Teaching artist Miriam Schaer’s “Introduction to Book Arts” (Life Books – Past, Present, and Future – Accordion, Sewn & Shaped Books and Self-Portrait Autobiographical Scrolls with clay boxes) was a 24-day residency which included a class trip and two Professional Development Workshops. “Books in the Classroom” covered a variety of simple book structures, from historic to contemporary, that teachers could easily include into nearly any curriculum at any grade level. It was district-wide and included ESL teachers who made books with their students in the process of teaching language literacy. “Make Your Own Hardcover Book” (sewing books and text blocks) was for district art teachers which developed techniques and hands-on skills that the teachers then brought to their classroom teaching. In the process, book arts was used as a tool for students to: develop a sense of self-identity, connect related life events, gain perspective on life, share family history, express feelings and emotions, resolve issues, understand past to help prepare for future, and address individual fears, hopes and dreams. Kimberly Juirdano, West Orange High School administrator wrote, “The program most specifically reached out to our ESL and special needs population as it touches all learning styles and provides a medium they relate to.”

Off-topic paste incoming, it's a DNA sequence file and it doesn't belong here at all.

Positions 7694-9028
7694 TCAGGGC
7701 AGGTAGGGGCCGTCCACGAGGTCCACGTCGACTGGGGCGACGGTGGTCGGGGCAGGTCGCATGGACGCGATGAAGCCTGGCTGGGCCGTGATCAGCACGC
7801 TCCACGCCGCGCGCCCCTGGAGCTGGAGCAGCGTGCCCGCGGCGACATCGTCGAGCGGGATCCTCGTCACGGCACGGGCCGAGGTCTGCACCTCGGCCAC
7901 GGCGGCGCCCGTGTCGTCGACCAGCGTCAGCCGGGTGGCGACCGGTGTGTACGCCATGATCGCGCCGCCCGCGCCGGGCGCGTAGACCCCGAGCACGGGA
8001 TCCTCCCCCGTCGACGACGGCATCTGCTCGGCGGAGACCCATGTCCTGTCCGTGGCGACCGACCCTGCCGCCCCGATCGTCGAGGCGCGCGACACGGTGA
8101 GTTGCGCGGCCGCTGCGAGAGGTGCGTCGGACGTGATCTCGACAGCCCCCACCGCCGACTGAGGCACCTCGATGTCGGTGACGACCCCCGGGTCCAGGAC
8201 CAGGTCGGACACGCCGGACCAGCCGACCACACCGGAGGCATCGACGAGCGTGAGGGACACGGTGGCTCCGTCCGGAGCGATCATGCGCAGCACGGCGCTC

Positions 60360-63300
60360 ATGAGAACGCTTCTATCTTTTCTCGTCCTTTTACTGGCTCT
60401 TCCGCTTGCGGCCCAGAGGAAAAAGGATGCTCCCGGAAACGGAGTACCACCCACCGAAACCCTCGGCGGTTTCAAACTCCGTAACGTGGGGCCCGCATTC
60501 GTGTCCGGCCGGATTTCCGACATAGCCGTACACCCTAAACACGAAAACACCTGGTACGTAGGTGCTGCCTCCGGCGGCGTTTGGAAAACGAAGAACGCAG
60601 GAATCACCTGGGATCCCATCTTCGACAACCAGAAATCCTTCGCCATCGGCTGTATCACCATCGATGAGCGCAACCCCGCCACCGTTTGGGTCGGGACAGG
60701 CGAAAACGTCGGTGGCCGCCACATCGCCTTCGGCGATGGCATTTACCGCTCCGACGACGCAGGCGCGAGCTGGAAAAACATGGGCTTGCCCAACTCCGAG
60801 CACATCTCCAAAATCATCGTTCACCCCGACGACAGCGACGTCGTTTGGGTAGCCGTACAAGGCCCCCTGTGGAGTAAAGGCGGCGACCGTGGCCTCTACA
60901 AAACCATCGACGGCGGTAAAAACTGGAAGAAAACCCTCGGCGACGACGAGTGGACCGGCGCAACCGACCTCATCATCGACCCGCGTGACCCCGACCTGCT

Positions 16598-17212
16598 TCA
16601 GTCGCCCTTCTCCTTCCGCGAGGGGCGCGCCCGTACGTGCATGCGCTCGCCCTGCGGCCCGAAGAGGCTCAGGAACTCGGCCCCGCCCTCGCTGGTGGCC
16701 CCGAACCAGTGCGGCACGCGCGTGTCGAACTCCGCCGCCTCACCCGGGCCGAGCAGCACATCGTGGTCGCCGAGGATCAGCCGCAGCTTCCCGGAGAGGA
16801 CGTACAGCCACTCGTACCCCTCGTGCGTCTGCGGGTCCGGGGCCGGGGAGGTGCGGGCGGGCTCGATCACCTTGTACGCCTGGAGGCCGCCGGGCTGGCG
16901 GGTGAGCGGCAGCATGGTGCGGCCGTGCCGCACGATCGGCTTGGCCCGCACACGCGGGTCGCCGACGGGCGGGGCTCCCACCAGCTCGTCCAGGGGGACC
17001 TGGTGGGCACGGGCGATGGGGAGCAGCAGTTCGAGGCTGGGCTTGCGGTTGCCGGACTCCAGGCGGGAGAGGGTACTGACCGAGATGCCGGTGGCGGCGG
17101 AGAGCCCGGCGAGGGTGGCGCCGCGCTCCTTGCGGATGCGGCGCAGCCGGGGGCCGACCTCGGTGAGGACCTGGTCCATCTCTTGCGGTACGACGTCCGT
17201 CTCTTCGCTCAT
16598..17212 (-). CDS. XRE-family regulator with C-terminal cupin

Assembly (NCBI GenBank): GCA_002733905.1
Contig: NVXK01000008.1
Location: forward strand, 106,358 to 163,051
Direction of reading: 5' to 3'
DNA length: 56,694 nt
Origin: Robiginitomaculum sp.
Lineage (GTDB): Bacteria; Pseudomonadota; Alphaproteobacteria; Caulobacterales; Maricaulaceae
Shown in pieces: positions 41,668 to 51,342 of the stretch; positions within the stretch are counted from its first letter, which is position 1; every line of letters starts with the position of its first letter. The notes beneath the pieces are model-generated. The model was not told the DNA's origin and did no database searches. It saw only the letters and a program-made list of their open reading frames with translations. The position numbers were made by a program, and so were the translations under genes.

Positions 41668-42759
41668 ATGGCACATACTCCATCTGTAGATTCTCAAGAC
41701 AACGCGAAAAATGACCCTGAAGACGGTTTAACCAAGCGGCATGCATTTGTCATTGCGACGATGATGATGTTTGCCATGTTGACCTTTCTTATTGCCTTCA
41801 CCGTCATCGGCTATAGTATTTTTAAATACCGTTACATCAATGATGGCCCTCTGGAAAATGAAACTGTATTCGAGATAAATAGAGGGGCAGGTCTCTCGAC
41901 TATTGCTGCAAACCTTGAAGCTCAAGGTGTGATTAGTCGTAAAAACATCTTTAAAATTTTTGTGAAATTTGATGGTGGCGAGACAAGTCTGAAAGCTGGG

AIE residencies emphasize artistic process, and celebrate the outcomes of creative work. A culminating event for the community (such as a dance/music/theatre performance or an exhibition of student artwork/mural/installations) can reinforce student learning and bring their work to an audience that values their effort and affirms the importance of the arts in learning. Such events also reinforce staff and artist advocacy for arts education in schools and communities. The Residency Artist and AIE Partner can share creative ideas for culminating events and ways to involve families and community members in the residency. Examples include: a creative-writing night for parents, student-taught workshops for their families, an outdoor “art gallery” set up on school grounds, a mural unveiling followed by a dessert potluck. Culminating events for the community may take place at the school site or in another venue as a park, theater, gallery, bookstore or local historic building.
“The residency gave us the opportunity to learn about a style of dance that is not offered at most local studios. It gave us a taste of the history behind the dance, and it was really interesting to learn about.”
Middlesex County Vocational School,